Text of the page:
ccache is a compiler cache. It stores the object files resulting from each compilation process, and is able to skip future compilation of the same source file (with same compiler and same arguments) by using the pre-existing object files. When doing almost identical builds from scratch a number of times, it can nicely speed up the build process.

ccache support is integrated in Buildroot. You just have to enable Enable compiler cache in Build options. This will automatically build ccache and use it for every host and target compilation.

The cache is located in $HOME/.buildroot-ccache. It is stored outside of Buildroot output directory so that it can be shared by separate Buildroot builds. If you want to get rid of the cache, simply remove this directory.

You can get statistics on the cache (its size, number of hits, misses, etc.) by running make ccache-stats.

5.2.3. Location of downloaded packages

The various tarballs that are downloaded by Buildroot are all stored in BR2_DL_DIR, which by default is the dl directory. If you want to keep a complete version of Buildroot which is known to be working with the associated tarballs, you can make a copy of this directory. This will allow you to regenerate the toolchain and the target filesystem with exactly the same versions.

If you maintain several Buildroot trees, it might be better to have a shared download location. This can be achieved by pointing the BUILDROOT_DL_DIR environment variable to a directory. If this is set, then the value of BR2_DL_DIR in the Buildroot configuration is overridden. The following line should be added to <~/.bashrc>.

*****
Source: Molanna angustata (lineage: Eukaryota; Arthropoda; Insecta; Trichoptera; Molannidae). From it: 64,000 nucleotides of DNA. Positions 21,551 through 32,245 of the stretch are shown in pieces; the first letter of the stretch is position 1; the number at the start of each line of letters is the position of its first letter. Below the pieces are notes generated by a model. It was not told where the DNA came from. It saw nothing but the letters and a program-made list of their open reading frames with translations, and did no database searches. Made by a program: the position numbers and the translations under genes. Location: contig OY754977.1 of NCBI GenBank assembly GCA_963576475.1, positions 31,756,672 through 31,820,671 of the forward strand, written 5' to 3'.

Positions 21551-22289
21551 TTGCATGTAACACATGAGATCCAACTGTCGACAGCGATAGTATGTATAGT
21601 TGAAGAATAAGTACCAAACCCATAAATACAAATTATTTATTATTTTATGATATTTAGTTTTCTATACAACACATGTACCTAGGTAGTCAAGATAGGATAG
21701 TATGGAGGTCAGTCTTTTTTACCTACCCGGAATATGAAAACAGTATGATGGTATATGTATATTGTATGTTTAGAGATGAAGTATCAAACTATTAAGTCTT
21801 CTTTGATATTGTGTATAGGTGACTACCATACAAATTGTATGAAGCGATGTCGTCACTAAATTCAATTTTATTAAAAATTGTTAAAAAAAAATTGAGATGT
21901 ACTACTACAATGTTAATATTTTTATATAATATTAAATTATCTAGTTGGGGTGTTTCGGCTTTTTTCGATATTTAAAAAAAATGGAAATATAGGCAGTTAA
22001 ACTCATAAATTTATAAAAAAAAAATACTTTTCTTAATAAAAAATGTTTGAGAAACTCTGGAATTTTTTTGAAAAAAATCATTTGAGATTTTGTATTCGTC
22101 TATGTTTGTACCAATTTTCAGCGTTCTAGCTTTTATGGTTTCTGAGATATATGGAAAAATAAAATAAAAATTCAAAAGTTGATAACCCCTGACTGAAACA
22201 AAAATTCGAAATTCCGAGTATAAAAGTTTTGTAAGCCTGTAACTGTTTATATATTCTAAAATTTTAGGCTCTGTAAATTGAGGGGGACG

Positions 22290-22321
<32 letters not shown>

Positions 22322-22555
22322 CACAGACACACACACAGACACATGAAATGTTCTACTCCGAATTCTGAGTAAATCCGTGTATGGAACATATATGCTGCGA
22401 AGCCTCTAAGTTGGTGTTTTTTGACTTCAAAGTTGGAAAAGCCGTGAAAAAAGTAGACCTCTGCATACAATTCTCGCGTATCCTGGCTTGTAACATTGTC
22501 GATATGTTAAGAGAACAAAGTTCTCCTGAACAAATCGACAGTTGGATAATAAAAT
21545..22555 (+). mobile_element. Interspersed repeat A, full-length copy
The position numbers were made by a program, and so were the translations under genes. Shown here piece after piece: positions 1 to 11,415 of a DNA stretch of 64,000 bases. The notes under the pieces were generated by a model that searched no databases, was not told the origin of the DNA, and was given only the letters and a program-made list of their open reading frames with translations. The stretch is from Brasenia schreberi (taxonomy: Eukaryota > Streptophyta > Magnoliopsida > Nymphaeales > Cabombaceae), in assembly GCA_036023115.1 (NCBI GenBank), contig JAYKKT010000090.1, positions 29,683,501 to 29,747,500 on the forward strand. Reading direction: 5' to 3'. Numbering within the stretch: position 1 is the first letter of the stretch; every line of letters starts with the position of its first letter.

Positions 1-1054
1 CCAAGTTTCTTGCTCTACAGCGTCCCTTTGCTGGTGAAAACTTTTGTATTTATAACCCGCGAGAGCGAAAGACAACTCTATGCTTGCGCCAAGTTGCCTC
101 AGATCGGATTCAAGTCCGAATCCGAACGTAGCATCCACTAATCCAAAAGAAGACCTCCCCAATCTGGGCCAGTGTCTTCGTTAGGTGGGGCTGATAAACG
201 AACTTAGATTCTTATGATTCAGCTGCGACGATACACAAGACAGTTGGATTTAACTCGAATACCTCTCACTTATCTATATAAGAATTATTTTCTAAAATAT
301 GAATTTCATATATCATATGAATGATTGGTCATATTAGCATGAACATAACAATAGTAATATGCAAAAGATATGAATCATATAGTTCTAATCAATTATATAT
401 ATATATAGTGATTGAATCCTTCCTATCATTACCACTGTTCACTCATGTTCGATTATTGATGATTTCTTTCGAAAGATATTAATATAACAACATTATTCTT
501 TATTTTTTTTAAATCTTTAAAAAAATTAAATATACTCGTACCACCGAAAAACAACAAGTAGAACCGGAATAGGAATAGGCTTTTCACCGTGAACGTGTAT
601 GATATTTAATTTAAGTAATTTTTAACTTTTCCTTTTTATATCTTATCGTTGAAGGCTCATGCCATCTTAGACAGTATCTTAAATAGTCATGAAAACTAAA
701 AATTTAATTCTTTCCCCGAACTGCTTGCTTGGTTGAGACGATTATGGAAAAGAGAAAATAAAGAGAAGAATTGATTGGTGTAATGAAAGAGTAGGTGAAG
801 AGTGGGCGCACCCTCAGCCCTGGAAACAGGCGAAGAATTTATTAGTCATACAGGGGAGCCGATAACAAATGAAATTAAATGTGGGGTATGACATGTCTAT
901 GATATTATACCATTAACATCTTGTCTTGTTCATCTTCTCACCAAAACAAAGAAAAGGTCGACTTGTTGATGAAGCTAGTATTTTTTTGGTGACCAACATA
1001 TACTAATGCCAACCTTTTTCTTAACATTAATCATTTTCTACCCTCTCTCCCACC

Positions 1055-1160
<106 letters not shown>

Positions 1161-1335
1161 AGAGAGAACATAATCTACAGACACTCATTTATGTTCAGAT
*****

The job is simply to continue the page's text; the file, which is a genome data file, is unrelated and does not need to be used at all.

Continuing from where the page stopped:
$ export BUILDROOT_DL_DIR <shared download location>

The download location can also be set in the .config file, with the BR2_DL_DIR option. This value is overridden by the BUILDROOT_DL_DIR environment variable.

5.2.4. Package-specific make targets

Running make <package> builds and installs that particular package and its dependencies.

For packages relying on the Buildroot infrastructure, there are numerous special make targets that can be called independently like this:

make <package>-<target>

The package build targets are (in the order they are executed):

command/target Description


Fetch the source (download the tarball, clone the source repository, etc)


Build and install all dependencies required to build the package


Put the source in the package build directory (extract the tarball, copy the source, etc)


Apply the patches, if any


Run the configure commands, if any


Run the compilation commands


target package: Run the installation of the package in the staging directory, if necessary


target package: Run the installation of the package in the target directory, if necessary


target package: Run the 2 previous installation commands

host package: Run the installation of the package in the host directory

Additionally, there are some other useful make targets:

command/target Description


Displays the dependencies required to build the package


Run the clean command of the package, also uninstall the package from both the target and the staging directory; note that this is not implemented for all packages


Remove the whole package build directory


Re-run the compilation commands - this only makes sense when using the OVERRIDE_SRCDIR feature or when you modified a file directly in the build directory


Re-run the configure commands, then rebuild - this only makes sense when using the OVERRIDE_SRCDIR feature or when you modified a file directly in the build directory